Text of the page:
Street children often ended up in prison. Sometimes they were placed by police in communal cells with adults who, in turn, abused them. Children told of boys being pulled across a table and raped as an "initiation" when they arrived, and of weapons and ongoing violence from inmates and prison staff.
Morris was simply asked to draw ‘hell’. The picture shows (from the top downwards)
- A man being hung. The Pretoria Central Prison (now a museum) executed political prisoners 5 to 6 "inmates" at a time. The children said that the hangings sounded like being in a cinema at the end of a film, because when the victims dropped, the sound was like cinema seats banging upright as people stood up. Press reports corresponded with what the children said (New York Times 1988).
- Rain, because the cell was damp.
- Bars at the prison windows.
- A devil doing kung fu, and men kicking and fighting.
- (Centre) A new boy. The posture of the boy over the table, and the trajectories of the knives, suggest gang rape.
- (Bottom, yellow) Money for gambling.
- (Bottom, red) The cell lamp that was left on day and night to cause sleep deprivation.
As these numerous pictures evidence, street children were routinely assaulted by police for the most tenuous of reasons. On occasions, these assaults could be particularly horrific, as the example of the tear gas canister shows. Moreover, street children were placed by police in highly dangerous situations, where they could be raped or assaulted. We can conclude from the circumstances that these measures were calculated to instil terror into the children. Moreover, they were systematic and well known, so we can assume that at the highest governmental levels these actions were approved of or tolerated, as part of a broader policy to marginalise and suppress the non-white population.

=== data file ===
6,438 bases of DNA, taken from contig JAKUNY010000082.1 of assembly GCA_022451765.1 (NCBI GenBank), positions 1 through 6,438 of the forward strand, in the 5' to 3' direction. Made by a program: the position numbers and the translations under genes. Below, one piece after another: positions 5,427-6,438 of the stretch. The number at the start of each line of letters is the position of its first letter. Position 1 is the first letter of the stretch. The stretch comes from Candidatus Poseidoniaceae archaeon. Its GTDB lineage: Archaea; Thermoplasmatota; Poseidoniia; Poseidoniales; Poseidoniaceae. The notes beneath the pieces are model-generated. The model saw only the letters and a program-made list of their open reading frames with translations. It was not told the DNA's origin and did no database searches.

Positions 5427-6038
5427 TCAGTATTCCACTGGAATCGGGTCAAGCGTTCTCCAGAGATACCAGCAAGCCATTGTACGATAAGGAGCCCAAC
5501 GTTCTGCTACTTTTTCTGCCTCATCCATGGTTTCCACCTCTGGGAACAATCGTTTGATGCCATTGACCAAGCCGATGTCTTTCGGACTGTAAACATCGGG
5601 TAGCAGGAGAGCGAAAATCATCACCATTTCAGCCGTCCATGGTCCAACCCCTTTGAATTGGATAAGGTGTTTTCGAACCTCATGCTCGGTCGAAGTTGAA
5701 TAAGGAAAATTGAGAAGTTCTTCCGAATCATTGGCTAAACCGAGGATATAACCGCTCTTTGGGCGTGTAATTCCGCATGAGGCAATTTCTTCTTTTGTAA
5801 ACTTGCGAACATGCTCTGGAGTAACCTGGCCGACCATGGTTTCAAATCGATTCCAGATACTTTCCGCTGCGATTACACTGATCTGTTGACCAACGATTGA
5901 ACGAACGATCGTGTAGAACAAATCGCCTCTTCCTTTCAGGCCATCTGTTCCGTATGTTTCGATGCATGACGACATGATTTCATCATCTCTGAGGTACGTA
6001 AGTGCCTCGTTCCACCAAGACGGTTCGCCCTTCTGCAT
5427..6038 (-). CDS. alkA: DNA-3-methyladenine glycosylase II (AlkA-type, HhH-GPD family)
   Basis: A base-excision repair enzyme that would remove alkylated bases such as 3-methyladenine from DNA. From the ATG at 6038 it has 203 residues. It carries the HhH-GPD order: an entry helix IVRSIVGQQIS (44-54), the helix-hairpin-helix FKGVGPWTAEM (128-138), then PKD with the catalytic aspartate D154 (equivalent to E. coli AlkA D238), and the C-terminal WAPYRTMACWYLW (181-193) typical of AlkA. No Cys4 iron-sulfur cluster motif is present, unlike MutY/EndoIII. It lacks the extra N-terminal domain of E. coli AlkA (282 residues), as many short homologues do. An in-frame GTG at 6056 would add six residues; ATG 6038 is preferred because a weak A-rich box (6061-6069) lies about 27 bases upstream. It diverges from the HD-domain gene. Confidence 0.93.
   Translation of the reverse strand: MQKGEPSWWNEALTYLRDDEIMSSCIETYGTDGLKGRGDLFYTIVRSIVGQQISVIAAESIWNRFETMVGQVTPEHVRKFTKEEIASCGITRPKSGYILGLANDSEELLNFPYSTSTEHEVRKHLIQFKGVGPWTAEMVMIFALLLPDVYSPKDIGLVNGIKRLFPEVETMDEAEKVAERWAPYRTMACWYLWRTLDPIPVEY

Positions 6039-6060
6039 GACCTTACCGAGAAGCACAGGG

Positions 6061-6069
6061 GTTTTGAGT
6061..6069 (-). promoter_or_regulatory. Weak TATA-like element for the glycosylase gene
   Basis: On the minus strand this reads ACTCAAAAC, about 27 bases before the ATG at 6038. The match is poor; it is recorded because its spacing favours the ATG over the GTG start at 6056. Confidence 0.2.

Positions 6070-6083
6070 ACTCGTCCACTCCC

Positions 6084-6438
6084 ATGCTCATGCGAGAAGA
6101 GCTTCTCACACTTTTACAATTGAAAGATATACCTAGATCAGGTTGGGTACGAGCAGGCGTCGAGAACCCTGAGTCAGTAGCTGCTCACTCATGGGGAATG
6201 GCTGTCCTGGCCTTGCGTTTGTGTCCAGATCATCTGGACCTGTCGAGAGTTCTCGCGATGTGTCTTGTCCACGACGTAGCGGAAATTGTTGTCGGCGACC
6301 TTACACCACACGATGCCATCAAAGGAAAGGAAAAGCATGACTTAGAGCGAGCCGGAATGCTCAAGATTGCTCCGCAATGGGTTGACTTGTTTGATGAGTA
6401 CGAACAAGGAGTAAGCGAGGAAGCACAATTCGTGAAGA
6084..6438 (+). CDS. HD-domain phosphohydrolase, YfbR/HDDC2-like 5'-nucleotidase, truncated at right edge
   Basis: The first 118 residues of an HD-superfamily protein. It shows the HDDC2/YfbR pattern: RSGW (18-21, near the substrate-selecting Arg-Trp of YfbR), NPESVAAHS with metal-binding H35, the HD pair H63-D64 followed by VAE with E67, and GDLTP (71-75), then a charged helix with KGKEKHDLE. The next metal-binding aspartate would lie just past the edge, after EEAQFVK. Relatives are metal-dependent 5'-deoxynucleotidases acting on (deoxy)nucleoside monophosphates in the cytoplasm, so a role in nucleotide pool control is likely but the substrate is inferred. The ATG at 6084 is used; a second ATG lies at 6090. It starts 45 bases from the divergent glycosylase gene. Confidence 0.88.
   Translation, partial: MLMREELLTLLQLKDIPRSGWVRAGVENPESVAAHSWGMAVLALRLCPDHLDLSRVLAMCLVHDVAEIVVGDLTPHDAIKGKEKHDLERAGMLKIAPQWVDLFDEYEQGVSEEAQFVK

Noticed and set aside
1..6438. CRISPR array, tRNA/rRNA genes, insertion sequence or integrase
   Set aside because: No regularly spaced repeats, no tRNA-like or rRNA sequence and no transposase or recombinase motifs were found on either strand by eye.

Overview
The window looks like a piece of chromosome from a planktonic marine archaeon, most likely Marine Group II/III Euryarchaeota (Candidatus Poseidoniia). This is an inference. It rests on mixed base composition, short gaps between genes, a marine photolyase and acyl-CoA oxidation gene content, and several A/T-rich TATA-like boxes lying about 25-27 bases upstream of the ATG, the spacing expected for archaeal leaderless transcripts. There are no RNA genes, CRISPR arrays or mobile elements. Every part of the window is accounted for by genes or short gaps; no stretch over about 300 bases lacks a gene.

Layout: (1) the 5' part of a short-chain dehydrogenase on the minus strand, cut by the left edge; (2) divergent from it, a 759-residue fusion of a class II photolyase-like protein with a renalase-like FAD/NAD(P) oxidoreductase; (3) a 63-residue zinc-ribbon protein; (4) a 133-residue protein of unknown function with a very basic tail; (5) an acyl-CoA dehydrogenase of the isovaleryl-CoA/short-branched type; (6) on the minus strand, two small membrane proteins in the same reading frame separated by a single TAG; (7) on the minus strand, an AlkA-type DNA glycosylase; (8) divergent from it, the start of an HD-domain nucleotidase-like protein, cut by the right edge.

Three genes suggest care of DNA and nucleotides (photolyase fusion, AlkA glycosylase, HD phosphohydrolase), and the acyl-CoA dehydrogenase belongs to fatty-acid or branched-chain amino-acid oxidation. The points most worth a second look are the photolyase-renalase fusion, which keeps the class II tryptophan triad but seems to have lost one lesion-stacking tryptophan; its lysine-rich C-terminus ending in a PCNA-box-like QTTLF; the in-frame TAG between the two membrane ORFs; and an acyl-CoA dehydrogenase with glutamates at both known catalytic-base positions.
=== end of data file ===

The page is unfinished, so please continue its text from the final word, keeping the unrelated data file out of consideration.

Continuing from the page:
Chapter 3: Public Violence
When the state presents children as immoral or criminal, and acts violently or fails to prevent violence against street children, public behavior is likely to follow this example.
Street children are especially vulnerable when they are sleeping, particularly if they are alone. Peter was sleeping in a park, and awoke to find a man throwing stones at him. Organizations trying to prevent abuse could often locate the likely sleeping places from pictures.
In extreme cases, in some countries, children have been tortured or killed by members of the public. More commonly in South Africa, however, shopkeepers and security guards used sticks to drive children away from marketplaces and commercial areas. As Peter shows, you run fast, but keep an eye on where the blows might come from.
As a result of the heightened state of insecurity generated by the state’s actions and inaction, violence between street children and adult street dwellers was common. When children were asked to draw ‘a bad person’ they often drew this form of violence. For example, Christopher depicts the outcome of a fight between a gang leader and a child who resultantly lost an eye – the figures say, ‘I am going to win’, ‘He is going to win’.
While on the streets, children also regularly witnessed violence between members of the public. Isaac shows a man being robbed of a case containing bank notes.
Chapter 4: State Neglect
It is not inevitable that children, even if from very poor families, should end up on the streets. It is an outcome of the actions or inaction of those responsible for the child’s care, including the state. Even in situations where children suffer abuse at home or school, measures can be deployed by the state to ensure the children are protected. However, in apartheid South Africa the state consciously failed to protect vulnerbale non-white children. There were no white street children, although white families were sometimes very poor.
Domestic violence is a common reason why children run away from home. When states fail to protect children, the streets are often the only ‘safe’ option. Children’s pictures of ‘me at home’ often showed pleasant surroundings but abusive adults.